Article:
‘It’s Trump and what he’s doing’: Merkley warns against Dems targeting Trump in 2020

Analysis suggests midterm election campaigns will largely focus on intra-party squabbles as Democrats look to purge Republicans in the House and Senate

As the midterm elections begin to heat up, one Democratic senator is warning the Trump White House against becoming the lens through which voters see races – and instead warning voters against obsessing on intra-party squabbles and wedge issues.

This is the kind of danger Democrats are running into at this point in the cycle, argues Jeff Merkley, a party senator from Oregon. “On the other side of the aisle, it’s Donald Trump and what he’s doing,” Merkley told the Guardian this week. “This is one of the real dangers in this environment.”

Merkley, a staunch defender of Democratic opposition to Trump and fierce Trump critic, will seek re-election in 2020. But he warned in an interview that the senatorial campaigns leading up to that election would largely focus on intra-party squabbles in a “messianic effort” to purge Republicans in the House and Senate, as well as, potentially, for ideological reasons.

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Merkley’s warning came as Democrats gathered in Baltimore this week for their annual state of the party address, at which he delivered a blistering, nearly 10-minute indictment of Donald Trump and his administration.

“I would not write the results in the last midterm election in this negative, anti-Trump narrative,” Merkley said. “They were the wrong thing to do, from a national perspective.”

He said the difficulty for Democrats in leading midterm campaigns was in making sure not to lose focus on the things that “matter”: whether to insist on universal health care, for example; immigration and border security, including Dreamers; how to continue fighting climate change; and closing the social justice gap in communities of color, among other issues.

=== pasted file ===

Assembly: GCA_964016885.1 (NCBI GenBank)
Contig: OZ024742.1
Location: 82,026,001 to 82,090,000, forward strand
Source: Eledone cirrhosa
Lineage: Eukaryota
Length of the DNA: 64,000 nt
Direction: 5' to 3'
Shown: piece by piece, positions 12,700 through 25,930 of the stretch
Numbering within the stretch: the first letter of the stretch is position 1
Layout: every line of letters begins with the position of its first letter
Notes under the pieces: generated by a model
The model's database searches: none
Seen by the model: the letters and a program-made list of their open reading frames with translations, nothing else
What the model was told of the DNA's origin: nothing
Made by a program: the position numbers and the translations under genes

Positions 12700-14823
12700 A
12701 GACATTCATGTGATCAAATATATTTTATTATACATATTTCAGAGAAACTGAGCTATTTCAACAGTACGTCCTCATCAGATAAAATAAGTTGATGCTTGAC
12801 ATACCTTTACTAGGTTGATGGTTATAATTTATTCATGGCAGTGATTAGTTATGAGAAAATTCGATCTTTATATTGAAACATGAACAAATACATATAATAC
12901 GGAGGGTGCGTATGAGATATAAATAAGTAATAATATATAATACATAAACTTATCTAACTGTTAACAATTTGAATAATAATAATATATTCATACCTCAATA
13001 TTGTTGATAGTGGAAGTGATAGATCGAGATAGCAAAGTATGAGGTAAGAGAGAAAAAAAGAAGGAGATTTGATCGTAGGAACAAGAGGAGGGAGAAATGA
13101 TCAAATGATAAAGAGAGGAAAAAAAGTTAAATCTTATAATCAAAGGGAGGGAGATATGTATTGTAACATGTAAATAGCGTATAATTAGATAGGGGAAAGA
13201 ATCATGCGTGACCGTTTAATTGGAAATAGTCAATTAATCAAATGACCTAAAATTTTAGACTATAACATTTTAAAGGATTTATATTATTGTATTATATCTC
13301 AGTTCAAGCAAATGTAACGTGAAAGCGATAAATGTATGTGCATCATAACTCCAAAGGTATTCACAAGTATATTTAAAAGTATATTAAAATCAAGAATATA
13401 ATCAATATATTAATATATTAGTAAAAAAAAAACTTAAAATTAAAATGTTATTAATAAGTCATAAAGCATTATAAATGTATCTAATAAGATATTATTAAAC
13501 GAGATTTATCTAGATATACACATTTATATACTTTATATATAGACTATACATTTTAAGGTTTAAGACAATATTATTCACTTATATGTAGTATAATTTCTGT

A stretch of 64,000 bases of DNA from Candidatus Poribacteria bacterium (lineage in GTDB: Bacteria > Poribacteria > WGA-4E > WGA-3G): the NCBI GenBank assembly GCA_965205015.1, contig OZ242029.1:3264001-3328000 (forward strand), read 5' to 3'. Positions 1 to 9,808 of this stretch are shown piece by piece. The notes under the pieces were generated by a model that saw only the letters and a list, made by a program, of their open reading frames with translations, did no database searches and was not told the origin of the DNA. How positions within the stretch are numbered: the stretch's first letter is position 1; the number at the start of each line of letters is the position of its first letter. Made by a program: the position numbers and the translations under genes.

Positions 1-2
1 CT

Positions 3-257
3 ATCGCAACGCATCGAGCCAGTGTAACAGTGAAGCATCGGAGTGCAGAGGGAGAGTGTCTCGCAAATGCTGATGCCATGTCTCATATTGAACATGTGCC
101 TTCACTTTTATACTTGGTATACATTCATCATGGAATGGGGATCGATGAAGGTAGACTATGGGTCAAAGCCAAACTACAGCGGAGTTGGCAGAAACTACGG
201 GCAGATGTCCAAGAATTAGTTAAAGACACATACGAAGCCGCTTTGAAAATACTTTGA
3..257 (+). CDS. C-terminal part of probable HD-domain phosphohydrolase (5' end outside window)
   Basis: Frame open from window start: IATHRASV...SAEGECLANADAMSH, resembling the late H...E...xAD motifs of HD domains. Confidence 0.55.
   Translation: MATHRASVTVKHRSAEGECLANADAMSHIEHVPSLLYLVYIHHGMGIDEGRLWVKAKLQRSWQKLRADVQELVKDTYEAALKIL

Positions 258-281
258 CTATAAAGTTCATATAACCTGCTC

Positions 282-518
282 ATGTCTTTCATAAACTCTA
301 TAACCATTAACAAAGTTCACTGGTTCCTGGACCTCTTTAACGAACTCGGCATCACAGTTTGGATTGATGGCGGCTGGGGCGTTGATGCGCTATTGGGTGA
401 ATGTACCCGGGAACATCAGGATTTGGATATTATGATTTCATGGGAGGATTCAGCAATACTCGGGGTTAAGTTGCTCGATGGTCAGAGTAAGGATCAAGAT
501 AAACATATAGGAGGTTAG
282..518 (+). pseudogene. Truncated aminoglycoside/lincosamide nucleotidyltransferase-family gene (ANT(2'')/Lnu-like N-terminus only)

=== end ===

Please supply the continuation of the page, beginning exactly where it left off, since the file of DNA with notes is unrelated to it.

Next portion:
These topics, Merkley said, cannot be sublimated in the course of building up a narrative around Trump, which he warned would “get the credit for the negative outcome in the midterm elections”.

The Democrat argued that the Trump administration would continue to be drawn into being a central part of the race in a way that, this early in the cycle, some of the congressional races may not be.

“They have a peculiar way of distracting, amplifying and politicizing every single issue,” he said. “They’re obsessed with all of the things that matter.”

Republican advantages with white voters have been amplified by anti-immigrant sentiment and Trump’s pull toward coalitions based on racial and religious bigotry, Merkley said.

“That is a motivation that is real and present,” he said. “I would expect that the president and his allies would work hard at generating the value-added dynamic of what might happen in the midterms.”

Merkley was quick to note that the White House had largely cooperated with Democratic efforts to hold him accountable for his frequent vocal criticisms of Trump. “He responded very productively,” Merkley said. “He’s been challenging his national team.”

The senator conceded that Trump would benefit from a polarized electorate, an assessment echoed by Democratic pollster Celinda Lake.

“He loves negative polling,” she said. “He gets energized by putting his name in all the negative headlines and diverting attention away from the economy. He loves to bait his opponents. And then he pushes the buttons.”

James Clark, the deputy political director for the Republican National Committee, said that, under former RNC chair Ronna Romney McDaniel, the party had been “aggressive in reminding voters of the radical ideas advanced by Chuck Schumer and Nancy Pelosi” as well as to channel the former vice-president Joe Biden.

But he said that Trump would largely benefit from the economic record of his party, thanks to a robust economy.

“Voters don’t remember the last election too well, so I don’t think that’s going to become a big part of the race,” Clark said. “The economy and the unemployment numbers have been very good for Republicans, not just for the election, but going forward.”

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